BEVERLY HILLS, Calif.—Almost 20 years after he first stepped into the iconic role of 007 with Goldeneye, Pierce Brosnan’s back in espionage mode.Follow @JamShowbiz
In The November Man, based on a series of gritty novels by Bill Granger, Brosnan plays a former CIA agent who is reluctantly drawn into a final mission, but beyond the spy backdrop, Peter Devereaux and James Bond share little in common.
You won’t find the usual coterie of Bond babes, let alone any Q’s or M’s in this spy thriller, which was a big part of the appeal.
“This November Man is a rougher hewn-type man and there’s a complexity to him that I like,” says the ever-dapper Brosnan, wearing his 61 years like his crisp, open-necked sky-blue shirt—as in, extremely well. “It was a character that I could get my teeth into.”
And unlike the Bond movies, he got first crack at the role rather than having to follow in the footsteps of others.
“When I played Bond, it was like, where do I begin, how do I get a hold of this monkey?” reflects Brosnan. “You’re caught between the Roger Moore and the Sean Connery. It had been dormant for six years and I felt like I was caught in some time capsule. I had seen other men play the role and do good work, but you needed that tongue-in-cheek mixed with the ballsy grittiness and believability.”
Brosnan would go on to play the famed MI6 operative in three more Bond movies, ending with 2002’s not-so-enthusiastically received Die Another Day.
“Just as I was getting the hang of it, the door closed!” sighs Brosnan, in reference to the franchise reboot that saw the passing of the torch to Daniel Craig. “I’ve got nothing but gratitude for my days as the character and without Bond, there wouldn’t be a November Man.”
Produced by Brosnan’s own Irish DreamTime on a tight budget that would unlikely have covered Q’s research and development costs, The November Man was shot on location in Serbia with a supporting cast including Russian beauty Olga Kurylenko (Oblivion) and Australian newcomer Luke Bracey, as well as a plot line that, as timing had it, could have been ripped from today’s headlines.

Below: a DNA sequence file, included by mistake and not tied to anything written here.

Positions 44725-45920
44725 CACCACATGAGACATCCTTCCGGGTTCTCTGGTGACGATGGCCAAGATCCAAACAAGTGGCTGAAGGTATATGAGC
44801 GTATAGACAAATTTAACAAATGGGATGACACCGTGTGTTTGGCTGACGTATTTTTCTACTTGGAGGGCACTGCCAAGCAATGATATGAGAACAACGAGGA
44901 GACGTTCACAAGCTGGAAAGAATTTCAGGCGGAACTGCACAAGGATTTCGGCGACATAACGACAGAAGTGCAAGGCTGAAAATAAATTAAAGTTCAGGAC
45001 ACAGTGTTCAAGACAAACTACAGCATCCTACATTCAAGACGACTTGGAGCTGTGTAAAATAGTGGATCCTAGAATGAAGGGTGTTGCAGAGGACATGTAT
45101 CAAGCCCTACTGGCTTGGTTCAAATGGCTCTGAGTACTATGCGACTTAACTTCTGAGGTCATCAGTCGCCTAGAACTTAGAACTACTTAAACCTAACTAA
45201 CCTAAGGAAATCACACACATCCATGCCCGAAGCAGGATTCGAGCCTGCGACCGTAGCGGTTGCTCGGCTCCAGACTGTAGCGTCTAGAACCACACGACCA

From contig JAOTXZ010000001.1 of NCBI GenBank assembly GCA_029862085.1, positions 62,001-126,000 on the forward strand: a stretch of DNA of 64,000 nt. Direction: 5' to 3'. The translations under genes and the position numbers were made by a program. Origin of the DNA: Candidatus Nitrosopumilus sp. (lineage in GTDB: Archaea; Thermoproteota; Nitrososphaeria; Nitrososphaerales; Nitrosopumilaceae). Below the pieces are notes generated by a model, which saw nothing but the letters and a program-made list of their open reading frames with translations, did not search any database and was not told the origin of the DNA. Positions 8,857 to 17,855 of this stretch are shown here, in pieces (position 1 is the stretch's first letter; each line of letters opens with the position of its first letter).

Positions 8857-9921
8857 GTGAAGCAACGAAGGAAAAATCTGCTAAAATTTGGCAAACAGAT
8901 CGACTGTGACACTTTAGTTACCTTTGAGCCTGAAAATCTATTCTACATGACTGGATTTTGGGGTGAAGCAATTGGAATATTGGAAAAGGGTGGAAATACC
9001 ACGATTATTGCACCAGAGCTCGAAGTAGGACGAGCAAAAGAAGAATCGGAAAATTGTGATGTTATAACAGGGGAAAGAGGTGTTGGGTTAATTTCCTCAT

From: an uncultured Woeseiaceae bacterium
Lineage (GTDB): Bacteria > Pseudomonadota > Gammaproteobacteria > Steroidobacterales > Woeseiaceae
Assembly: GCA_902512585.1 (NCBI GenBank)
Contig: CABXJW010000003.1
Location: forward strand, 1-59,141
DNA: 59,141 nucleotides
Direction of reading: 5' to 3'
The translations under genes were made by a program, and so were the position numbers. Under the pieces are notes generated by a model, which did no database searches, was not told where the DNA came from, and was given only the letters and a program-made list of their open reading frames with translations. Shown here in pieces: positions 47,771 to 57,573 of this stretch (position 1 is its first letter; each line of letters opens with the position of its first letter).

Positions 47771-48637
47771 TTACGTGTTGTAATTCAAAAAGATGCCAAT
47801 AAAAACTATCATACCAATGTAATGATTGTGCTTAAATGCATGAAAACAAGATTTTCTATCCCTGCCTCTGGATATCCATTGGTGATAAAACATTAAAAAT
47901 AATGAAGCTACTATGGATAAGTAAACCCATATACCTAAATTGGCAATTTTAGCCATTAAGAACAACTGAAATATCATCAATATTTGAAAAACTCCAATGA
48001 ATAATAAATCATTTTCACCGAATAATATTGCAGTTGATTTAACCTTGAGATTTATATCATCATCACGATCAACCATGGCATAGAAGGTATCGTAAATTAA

What script didn’t have, on the other hand, were any Bond-style double entendres.
“Whew,” responds Brosnan, rolling his eyes with relief. “They were always hard to do. Roger did them best. There were days when it was just painful—you spend two weeks doing an action sequence and then you come into a big close-up having to give the line, ‘ba-boom boomp!’ And then you go, ‘Oh dear, it was all going so well!’ ”
But the November Man shoot would hold other challenges.
In the middle of filming on location in Belgrade last summer, his adopted daughter Charlotte succumbed, at age 42, to ovarian cancer, the same disease that claimed her mother, Brosnan’s first wife Cassandra, in 1991.
“He had this very, very tough situation to deal with right in the middle of shooting,” says November Man director Roger Donaldson, who previously teamed with Brosnan on Dante’s Peak. “But he did the movie with such energy and determination. He had to keep going and somehow the work got even better.”
Aside from The November Man, Brosnan has been on a real tear, work-wise, completing, by his own count, seven movies in two years.
That doesn’t include several he’s got in development, among them a thriller called IT, as well as a “small, violent piece set in Belfast,” to be directed by his son Sean.
Despite what you might have recently heard, nowhere on Brosnan’s to-do list is Expendables 4.
“I was in Sofia, Bulgaria, making a picture there recently.” explains Brosnan of the upcoming political thriller, Survivor, co-starring Emma Thompson. “And I was sitting at a dinner table with [Expendables producer] Avi Lerner one night and he said, ‘I’d love you to be in the next one.’ And I said, ‘Sure, I mean, send me the script.’ And that was it. It was in The Hollywood Reporter the next day that I was going to be in The Expendables 4. No.”
Sorry Sly. Maybe Timothy Dalton’s available….